The swaying leaves do have a relaxing effect on me, and I chuckle in amazement as our guide coos and sings to them, love and compassion blossoming in her voice and in the creases of her eyes and her smile. I ask if I can give it a try, and the leaves immediately stop dancing as she ceases singing to tell me to go ahead. I begin humming “Auld Lang Syne,” and sure enough a few of the tiny new leaves starting jerking in tiny movements. I stop my helplessly out-of-tune rendition and our guide starts singing again, much to the delight of the plants whose leaves begin waving frenziedly. Perhaps they not only respond to pleasant sounds but to emotion, as they dance passionately to the sound of her voice. She then asks me if we’d like to look around the rest of the nursery and we accept her invitation.

Dr. Kampermpool founded the Udorn Sunshine Orchid nursery in 1975 as an orchid farm. There he introduced a new hybrid of perfumed orchid called Miss Udorn Sunshine, after cross-breeding V. Josephine Van Berrow orchid with V. Denisonlana Sampoydong orchid, a native of Thailand. This beautiful yellow and purple flower with a delicate sweet scent has been registered with the World Orchid Society in Great Britain, and is the only known Vanda hybrid that is fragrant between the early morning hours and about 2 p.m. It is also the first orchid in the world to be made into a perfume.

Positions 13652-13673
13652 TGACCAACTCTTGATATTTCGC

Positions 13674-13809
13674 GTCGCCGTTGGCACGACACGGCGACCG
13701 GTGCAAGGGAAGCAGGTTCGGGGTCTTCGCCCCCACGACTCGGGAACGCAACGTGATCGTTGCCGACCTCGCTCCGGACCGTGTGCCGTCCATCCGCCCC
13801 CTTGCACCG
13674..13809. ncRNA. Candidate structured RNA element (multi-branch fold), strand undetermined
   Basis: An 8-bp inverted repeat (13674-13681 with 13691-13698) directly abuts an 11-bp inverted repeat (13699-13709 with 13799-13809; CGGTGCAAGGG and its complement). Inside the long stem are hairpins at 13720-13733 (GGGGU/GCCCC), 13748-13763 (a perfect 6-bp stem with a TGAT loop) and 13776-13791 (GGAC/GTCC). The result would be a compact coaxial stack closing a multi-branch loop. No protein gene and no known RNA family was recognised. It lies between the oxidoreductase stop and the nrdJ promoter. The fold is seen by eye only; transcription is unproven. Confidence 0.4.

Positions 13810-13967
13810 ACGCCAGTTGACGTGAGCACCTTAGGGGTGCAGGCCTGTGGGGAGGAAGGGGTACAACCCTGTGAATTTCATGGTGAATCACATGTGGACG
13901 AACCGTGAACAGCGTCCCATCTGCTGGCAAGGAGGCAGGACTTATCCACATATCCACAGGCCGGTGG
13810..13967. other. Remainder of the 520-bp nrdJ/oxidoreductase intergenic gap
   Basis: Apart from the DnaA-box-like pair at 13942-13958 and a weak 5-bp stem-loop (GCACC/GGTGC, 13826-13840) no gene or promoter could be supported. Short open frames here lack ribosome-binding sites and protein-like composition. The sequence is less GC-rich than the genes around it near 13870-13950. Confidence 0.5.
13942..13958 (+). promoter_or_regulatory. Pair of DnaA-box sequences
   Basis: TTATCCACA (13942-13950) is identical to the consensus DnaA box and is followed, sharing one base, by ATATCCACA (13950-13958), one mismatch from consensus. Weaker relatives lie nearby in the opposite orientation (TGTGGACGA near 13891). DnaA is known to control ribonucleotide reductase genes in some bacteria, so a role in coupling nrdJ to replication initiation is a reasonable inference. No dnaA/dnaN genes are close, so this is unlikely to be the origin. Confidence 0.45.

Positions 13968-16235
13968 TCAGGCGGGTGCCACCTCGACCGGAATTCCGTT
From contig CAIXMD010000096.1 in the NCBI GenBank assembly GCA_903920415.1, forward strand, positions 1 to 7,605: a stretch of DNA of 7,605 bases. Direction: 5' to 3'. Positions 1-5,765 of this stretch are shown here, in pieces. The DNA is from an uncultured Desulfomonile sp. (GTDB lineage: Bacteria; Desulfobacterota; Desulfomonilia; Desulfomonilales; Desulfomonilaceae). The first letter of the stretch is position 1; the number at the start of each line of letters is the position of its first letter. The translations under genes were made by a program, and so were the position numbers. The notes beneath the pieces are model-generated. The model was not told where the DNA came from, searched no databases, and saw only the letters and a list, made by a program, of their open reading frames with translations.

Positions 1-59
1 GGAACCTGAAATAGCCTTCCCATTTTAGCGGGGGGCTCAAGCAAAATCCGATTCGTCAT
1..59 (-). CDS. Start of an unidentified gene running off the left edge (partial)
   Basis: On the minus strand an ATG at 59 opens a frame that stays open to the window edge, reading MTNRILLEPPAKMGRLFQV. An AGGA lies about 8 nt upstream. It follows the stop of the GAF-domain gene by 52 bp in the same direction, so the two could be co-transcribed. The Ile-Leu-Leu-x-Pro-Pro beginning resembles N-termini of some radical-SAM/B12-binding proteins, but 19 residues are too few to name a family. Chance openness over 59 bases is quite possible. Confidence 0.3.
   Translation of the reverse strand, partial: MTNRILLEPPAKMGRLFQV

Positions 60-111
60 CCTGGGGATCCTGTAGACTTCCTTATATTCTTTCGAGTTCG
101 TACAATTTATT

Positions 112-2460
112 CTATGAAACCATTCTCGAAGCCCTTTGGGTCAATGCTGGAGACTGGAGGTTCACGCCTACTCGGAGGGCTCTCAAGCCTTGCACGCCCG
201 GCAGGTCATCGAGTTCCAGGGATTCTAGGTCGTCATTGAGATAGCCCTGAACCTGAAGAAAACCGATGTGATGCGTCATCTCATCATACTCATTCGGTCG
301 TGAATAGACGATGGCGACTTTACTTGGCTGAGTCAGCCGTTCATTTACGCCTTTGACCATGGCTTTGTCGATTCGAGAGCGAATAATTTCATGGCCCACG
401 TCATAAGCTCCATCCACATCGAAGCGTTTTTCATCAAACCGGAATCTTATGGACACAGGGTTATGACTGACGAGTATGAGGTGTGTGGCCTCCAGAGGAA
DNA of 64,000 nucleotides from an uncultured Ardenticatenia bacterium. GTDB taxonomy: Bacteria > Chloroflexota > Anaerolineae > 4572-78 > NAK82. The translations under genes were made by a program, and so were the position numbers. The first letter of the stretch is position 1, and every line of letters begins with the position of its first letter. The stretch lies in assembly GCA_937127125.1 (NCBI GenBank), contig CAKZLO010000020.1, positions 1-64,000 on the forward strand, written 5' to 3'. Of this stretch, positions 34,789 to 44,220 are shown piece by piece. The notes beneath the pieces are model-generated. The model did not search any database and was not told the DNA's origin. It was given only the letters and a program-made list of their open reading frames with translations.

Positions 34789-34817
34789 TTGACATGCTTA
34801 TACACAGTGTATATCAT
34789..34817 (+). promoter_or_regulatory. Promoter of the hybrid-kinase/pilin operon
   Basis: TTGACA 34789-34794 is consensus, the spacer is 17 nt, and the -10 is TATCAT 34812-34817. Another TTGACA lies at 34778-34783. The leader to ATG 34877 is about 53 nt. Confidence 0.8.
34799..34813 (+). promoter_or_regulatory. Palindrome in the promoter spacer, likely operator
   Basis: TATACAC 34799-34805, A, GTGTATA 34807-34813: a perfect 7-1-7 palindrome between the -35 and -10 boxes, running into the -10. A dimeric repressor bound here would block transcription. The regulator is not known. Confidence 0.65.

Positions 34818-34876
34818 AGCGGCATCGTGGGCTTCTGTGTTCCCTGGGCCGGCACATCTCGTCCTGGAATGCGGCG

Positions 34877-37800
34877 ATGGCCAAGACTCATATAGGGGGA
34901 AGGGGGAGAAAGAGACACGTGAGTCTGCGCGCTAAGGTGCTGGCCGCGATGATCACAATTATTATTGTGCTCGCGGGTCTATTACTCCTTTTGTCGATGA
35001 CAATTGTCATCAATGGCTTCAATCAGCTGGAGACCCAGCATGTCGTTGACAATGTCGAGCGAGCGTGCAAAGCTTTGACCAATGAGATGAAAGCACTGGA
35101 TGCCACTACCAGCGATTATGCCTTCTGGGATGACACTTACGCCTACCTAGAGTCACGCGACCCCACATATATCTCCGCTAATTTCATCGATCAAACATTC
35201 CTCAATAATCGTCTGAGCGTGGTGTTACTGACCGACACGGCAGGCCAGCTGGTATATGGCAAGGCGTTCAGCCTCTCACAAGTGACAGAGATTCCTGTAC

We walk along the rows of flower boxes filled with orchids, as rain drops caught in the mesh of the blue tarp overhead fall and splash on our heads and shoulders. The air is heavy and humid, thick with the perfume of these unique orchids and hot moisture steaming up from the dark soil. We pause at one cluster of orchids and I gaze at the graceful petals, their colour that of the reflection of a pale sunset in the sea. I bend down, my nose almost touching the elegant petals, close my eyes, and deeply inhale its sensuous scent.